Whether you’re a pro or just getting started with sound systems, it’s tough to know if you need a preamp or not. It sounds like a crucial piece of equipment, but if you can’t invest in both, which one should you get? When you’re considering a preamp vs amp, you need to know what each item does and what purpose it serves in your stereo system.
What Does a Guitar Preamp Do?
A preamp boosts weak signals to line level. That means it improves the sound levels of softer instruments, like microphones and electric keyboards, up to the standard level needed for an amplifier to pick up the sound. The amplifier then further boosts the sound, both in terms of volume and output options you can use to alter the sound.
Preamps themselves don’t change the sound quality. You can’t adjust bass, treble, and other audio levels with a preamp. It’s a device that takes the input and kicks it up a few notches before passing the sound along to an amplifier. This lack of audio engineering options can be a good thing because it keeps your sound pure. But if you’re looking for effects, a preamp isn’t going to give it to you.
Considering that preamps can’t change sound quality, you’ll want to make sure you have quality instruments before even hooking up a preamp. A subpar microphone hooked to the best preamp is still going to sound like a bad microphone. A preamp only amplifies the sound it’s given.
What does a guitar preamp do? The easiest way to remember is to break down the name itself: a preamp goes before the amp to increase a microphone or instrument’s audio level to the baseline standard.
What Does a Guitar Amp Do?
Some audio technology contains built-in amplifiers that work to a certain degree. Still, if you’re considering preamp vs amp, you’re probably thinking of independent amps that factor into a chain of technology to boost the volume and sound quality.
While a preamp boosts the sound and sends it through an amplifier, an amp improves sound so you can hear it clearly through speakers. The main purpose is to increase sound to a level that allows the connected speakers to reproduce it at an ideal volume.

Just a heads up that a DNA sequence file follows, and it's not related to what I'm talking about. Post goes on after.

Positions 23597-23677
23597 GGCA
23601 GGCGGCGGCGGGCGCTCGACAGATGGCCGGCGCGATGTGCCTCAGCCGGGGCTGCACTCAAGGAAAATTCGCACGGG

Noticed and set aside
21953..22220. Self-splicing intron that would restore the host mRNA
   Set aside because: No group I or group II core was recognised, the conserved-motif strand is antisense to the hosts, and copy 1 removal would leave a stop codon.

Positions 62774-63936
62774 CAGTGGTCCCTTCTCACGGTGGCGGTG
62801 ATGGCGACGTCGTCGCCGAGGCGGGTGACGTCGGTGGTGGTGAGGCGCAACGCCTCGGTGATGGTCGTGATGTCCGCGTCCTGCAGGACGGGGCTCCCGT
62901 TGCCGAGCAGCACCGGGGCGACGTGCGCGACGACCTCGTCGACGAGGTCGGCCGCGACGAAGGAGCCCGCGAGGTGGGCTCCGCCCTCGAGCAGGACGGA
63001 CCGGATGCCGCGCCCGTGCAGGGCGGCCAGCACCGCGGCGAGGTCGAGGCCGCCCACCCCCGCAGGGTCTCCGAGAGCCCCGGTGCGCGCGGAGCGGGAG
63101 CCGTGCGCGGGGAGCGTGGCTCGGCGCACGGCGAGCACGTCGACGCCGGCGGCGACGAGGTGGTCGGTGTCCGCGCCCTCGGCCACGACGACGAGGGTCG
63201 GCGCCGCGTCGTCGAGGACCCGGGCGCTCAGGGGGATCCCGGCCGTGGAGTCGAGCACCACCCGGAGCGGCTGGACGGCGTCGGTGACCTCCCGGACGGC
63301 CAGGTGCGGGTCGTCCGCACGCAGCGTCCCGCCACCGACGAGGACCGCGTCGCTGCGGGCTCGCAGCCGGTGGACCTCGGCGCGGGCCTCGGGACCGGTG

An amp not only boosts the line signal, like the preamp does, but it can also do many other things. An amp can mute signals, add filters to audio signals, change the channel balance, and more. After the sound is input through an amp and you change the effects, the audio is output via speakers.
Difference Between Preamp and Amp
You can’t use a preamp as an amp, but it’s still a piece of technology you might want to consider adding to your lineup. The two components do similar jobs but fill different needs within your broader speaker system.
The difference between preamp and amp isn’t limited to what features they offer and how you plan to use them. While a preamp isn’t a necessary piece of technology in your system, it can boost your audio quality to the degree that makes it worth the investment.
Preamps are most useful for improving microphone audio levels, whether it’s for a singer, a karaoke party, or if you position mics closer to certain instruments while you’re performing.
Let’s further break down preamp vs amp, so you know the pros, cons, and best uses of each.
The preamp boosts low signals to line level, which is the base level of a sound to be picked up by an amplifier. An example of this is a microphone, which has a weak level on its own. The microphone’s sound gets a boost when you connect it to a preamp. The amp further boosts the microphone’s sound so you can hear it through the speakers.
- Boosts weak signals up to line level